However, it is important to note that not all Connected Consumers are the same. For example, older consumers aren’t as comfortable with sharing personal information as younger consumers.
Understanding the shopper’s purchase journey is easier these days with research intelligence offering detailed information on the route shoppers take when making a purchase, and ways in which online and offline touchpoints influence their decisions. We believe that brands that understand, respect and protect consumers’ individual boundaries will deserve the loyalty they earn by doing so.
As mobile payments continue to grow in APAC, businesses in various sectors such as financial services, cybersecurity and telco stand to gain and can evolve to support the changing landscape.
For example, for telco operators, engaging with retail merchants and partners can help strengthen the overall service ecosystem to provide better end user experiences for consumers. Additionally, the design and development of payments services can also be integrated with other emerging technologies and competencies to offer differentiation to target audiences.
Loyalty is great, but to really retain customers in today’s omnichannel space, shopping experience is equally important.
To Connected Consumers, simplicity and convenience is paramount. Not only do they expect everything quickly, they also lose their patience faster.
What does that mean for retailers?
For large retailers, mobile payment offers the opportunity to segment and target consumers much more effectively with highly personalized offers and incentives. Discounts and offers can be integrated into mobile payment, replacing the need for physical coupons and entering information into a terminal. Connected Consumers will wave goodbye to the traditional checkout queue and benefit from a wealth of customized rewards.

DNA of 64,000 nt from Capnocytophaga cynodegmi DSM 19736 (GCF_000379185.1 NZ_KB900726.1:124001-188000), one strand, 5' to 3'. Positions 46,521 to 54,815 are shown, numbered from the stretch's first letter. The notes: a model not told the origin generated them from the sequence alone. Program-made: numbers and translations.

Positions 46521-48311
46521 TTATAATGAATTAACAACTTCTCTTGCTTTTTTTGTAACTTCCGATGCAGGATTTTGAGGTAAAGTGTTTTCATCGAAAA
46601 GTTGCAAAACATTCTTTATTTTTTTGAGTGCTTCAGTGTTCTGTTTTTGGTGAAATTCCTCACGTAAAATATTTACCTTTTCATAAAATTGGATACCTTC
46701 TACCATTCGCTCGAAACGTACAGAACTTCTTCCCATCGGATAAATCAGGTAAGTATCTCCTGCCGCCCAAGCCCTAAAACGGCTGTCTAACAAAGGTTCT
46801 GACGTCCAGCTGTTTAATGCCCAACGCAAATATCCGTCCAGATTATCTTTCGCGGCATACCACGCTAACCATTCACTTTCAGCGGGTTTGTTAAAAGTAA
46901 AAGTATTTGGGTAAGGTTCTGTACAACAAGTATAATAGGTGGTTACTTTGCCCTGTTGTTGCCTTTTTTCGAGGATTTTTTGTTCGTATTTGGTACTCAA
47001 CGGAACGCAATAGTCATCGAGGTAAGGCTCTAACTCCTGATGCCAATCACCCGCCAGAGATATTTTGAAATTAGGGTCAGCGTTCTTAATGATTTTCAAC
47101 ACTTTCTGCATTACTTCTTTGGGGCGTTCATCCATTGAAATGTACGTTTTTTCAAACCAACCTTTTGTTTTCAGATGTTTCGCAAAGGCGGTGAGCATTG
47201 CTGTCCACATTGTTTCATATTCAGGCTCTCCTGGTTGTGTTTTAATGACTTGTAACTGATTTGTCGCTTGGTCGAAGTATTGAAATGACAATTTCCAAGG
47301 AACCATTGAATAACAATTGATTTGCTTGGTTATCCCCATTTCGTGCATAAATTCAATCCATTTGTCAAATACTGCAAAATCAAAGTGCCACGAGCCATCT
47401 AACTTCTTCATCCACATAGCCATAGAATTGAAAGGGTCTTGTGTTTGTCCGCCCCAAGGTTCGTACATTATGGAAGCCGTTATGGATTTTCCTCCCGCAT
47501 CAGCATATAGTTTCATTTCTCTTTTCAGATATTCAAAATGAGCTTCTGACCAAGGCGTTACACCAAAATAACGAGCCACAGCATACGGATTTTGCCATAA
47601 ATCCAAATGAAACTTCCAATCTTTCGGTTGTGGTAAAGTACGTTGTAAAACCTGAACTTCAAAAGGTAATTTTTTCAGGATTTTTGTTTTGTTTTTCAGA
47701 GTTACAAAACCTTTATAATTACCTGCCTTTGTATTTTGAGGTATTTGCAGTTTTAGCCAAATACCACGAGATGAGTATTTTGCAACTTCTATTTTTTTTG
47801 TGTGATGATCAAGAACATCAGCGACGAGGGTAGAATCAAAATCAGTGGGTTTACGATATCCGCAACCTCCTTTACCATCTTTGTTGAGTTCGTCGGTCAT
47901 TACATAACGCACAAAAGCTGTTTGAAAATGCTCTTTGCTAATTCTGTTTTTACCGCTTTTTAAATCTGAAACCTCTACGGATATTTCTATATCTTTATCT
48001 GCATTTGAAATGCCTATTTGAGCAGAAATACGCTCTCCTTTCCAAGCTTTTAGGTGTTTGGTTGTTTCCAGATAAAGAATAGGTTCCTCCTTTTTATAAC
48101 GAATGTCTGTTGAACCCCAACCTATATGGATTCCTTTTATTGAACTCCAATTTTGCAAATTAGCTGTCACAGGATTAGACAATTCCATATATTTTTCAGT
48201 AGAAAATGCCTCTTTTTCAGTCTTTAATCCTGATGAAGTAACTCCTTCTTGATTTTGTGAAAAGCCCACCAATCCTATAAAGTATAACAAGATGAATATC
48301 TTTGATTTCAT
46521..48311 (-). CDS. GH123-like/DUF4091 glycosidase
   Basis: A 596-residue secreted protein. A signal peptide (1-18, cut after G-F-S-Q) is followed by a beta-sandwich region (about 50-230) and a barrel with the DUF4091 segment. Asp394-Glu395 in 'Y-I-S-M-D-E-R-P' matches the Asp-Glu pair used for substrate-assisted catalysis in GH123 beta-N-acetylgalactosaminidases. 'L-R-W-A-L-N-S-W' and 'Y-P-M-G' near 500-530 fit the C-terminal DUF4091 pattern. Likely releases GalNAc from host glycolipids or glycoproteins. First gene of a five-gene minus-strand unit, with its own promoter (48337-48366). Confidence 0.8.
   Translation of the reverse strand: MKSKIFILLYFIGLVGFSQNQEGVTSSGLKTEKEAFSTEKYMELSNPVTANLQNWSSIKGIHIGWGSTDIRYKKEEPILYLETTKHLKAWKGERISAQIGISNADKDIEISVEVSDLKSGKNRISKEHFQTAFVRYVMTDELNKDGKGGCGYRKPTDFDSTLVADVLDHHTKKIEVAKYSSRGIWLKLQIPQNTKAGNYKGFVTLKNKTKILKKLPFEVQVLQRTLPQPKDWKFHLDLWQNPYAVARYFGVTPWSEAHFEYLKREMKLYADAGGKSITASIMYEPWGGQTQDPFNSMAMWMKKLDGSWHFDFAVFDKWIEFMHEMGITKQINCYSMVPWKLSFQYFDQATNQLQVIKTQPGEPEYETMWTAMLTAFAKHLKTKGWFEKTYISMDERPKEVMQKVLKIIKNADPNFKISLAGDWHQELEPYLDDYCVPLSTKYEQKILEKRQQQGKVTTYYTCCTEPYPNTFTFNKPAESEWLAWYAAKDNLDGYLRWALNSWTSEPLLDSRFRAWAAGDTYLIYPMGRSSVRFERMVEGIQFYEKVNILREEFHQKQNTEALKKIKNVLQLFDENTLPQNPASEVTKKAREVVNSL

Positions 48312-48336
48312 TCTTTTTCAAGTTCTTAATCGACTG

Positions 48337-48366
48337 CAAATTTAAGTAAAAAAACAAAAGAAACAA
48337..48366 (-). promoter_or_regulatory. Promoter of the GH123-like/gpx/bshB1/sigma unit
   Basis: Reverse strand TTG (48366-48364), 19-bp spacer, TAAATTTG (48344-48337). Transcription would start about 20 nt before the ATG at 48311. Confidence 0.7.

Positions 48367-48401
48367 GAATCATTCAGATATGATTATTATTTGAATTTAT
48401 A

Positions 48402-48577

Mobile payment also offers a chance for small retailers to move into a new era of retailing. Freed from high transaction fees and with new ways to connect with consumers, small retailers can now embark on the kind of personalization and targeting that is usually the privilege of larger players.
With e-commerce here to stay, there is plenty of potential for retail businesses to leverage research intelligence to adequately design and develop strategies to target this group of consumers. Essentially, the key to success is to fully understand shopper behaviour and be led by what consumers ultimately want, without being blinded by what the technology can do.
About the Author:
Karthik Venkatakrishnan is regional director of Digital Marketing Intelligence at GfK Asia. Having consulted numerous Fortune Global 500 companies as a researcher for over 17 years, his skill set leverages a very strong business sense with analytical strength and deep knowledge of developments in the digital space. Venkatakrishnan has also spent over 4 years working in Jakarta and hence has first-hand knowledge of the market.
GfK is the trusted source of relevant market and consumer information that enables its clients to make smarter decisions. More than 13,000 market research experts combine their passion with GfK’s long-standing data science experience. This allows GfK to deliver vital global insights matched with local market intelligence from more than 100 countries. By using innovative technologies and data sciences, GfK turns big data into smart data, enabling its clients to improve their competitive edge and enrich consumers’ experiences and choices.